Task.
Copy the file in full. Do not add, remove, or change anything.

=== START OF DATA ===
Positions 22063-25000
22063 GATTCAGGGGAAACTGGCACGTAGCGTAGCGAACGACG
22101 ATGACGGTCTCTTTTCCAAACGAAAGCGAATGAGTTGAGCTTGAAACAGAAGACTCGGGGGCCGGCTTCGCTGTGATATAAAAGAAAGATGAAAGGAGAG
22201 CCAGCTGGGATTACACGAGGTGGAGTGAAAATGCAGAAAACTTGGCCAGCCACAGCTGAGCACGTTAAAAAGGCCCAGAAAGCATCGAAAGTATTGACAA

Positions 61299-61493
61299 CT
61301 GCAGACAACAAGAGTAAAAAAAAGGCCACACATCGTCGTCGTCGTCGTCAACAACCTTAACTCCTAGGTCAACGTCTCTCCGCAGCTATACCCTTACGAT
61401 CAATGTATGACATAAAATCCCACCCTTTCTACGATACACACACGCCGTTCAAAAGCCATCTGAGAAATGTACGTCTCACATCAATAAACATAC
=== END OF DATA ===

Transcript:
Positions 22063-25000
22063 GATTCAGGGGAAACTGGCACGTAGCGTAGCGAACGACG
22101 ATGACGGTCTCTTTTCCAAACGAAAGCGAATGAGTTGAGCTTGAAACAGAAGACTCGGGGGCCGGCTTCGCTGTGATATAAAAGAAAGATGAAAGGAGAG
22201 CCAGCTGGGATTACACGAGGTGGAGTGAAAATGCAGAAAACTTGGCCAGCCACAGCTGAGCACGTTAAAAAGGCCCAGAAAGCATCGAAAGTATTGACAA

Positions 61299-61493
61299 CT
61301 GCAGACAACAAGAGTAAAAAAAAGGCCACACATCGTCGTCGTCGTCGTCAACAACCTTAACTCCTAGGTCAACGTCTCTCCGCAGCTATACCCTTACGAT
61401 CAATGTATGACATAAAATCCCACCCTTTCTACGATACACACACGCCGTTCAAAAGCCATCTGAGAAATGTACGTCTCACATCAATAAACATAC